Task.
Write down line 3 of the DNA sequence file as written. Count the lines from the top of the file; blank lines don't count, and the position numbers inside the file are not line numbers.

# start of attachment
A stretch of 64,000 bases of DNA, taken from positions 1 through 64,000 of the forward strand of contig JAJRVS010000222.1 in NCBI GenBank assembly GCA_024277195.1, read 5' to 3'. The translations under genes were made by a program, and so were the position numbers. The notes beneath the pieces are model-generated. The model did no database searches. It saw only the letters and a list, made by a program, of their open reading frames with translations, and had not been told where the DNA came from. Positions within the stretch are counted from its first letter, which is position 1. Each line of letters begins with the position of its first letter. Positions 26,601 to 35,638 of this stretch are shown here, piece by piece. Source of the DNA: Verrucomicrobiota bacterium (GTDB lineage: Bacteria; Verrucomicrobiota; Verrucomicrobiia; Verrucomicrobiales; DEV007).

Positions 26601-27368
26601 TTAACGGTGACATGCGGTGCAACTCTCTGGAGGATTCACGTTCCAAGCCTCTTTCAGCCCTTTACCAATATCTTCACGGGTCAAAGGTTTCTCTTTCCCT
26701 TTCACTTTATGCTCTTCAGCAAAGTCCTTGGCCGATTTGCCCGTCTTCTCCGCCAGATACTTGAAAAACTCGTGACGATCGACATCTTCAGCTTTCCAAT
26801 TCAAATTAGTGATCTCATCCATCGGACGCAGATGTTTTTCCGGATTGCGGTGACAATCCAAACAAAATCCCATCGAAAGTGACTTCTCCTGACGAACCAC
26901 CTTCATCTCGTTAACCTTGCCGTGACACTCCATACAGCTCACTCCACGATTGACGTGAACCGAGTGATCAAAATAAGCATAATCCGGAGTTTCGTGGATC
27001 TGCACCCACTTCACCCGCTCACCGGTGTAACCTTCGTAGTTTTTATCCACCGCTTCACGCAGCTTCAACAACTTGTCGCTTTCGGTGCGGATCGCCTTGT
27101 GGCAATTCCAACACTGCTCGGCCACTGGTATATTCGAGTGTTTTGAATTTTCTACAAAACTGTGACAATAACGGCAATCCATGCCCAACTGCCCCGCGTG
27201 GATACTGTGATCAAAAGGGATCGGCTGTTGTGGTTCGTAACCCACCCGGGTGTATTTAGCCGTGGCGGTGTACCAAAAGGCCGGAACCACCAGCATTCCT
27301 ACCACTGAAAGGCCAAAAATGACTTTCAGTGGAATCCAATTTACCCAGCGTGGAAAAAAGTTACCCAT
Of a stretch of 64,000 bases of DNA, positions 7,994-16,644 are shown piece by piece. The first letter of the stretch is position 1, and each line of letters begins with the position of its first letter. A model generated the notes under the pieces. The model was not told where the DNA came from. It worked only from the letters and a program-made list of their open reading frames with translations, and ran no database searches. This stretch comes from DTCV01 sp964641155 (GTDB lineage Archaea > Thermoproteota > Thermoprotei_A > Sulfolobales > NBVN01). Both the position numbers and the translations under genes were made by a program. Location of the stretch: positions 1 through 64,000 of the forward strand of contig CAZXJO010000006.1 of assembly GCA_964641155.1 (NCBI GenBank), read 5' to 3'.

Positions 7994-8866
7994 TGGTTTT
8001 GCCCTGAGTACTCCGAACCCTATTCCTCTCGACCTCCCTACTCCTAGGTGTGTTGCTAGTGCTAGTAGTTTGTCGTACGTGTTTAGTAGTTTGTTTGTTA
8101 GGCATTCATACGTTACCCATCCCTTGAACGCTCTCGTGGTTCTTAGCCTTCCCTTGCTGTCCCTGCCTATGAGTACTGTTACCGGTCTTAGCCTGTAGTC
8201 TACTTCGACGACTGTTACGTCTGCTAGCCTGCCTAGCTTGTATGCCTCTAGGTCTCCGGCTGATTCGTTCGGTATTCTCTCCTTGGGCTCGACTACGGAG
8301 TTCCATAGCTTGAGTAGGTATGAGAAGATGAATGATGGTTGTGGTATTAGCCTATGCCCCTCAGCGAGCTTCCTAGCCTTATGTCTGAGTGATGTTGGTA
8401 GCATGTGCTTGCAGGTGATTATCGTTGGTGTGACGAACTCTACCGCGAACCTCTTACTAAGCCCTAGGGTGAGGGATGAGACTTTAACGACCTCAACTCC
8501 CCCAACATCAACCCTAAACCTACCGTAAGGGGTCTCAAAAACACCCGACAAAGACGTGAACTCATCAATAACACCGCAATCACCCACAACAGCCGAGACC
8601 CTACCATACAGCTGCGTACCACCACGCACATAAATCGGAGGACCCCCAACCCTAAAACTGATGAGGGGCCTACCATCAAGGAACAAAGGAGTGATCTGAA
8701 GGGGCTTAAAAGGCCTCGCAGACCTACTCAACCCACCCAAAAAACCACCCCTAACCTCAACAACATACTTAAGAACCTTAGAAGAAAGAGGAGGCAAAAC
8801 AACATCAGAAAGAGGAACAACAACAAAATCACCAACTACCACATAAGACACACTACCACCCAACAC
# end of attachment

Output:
26601 TTAACGGTGACATGCGGTGCAACTCTCTGGAGGATTCACGTTCCAAGCCTCTTTCAGCCCTTTACCAATATCTTCACGGGTCAAAGGTTTCTCTTTCCCT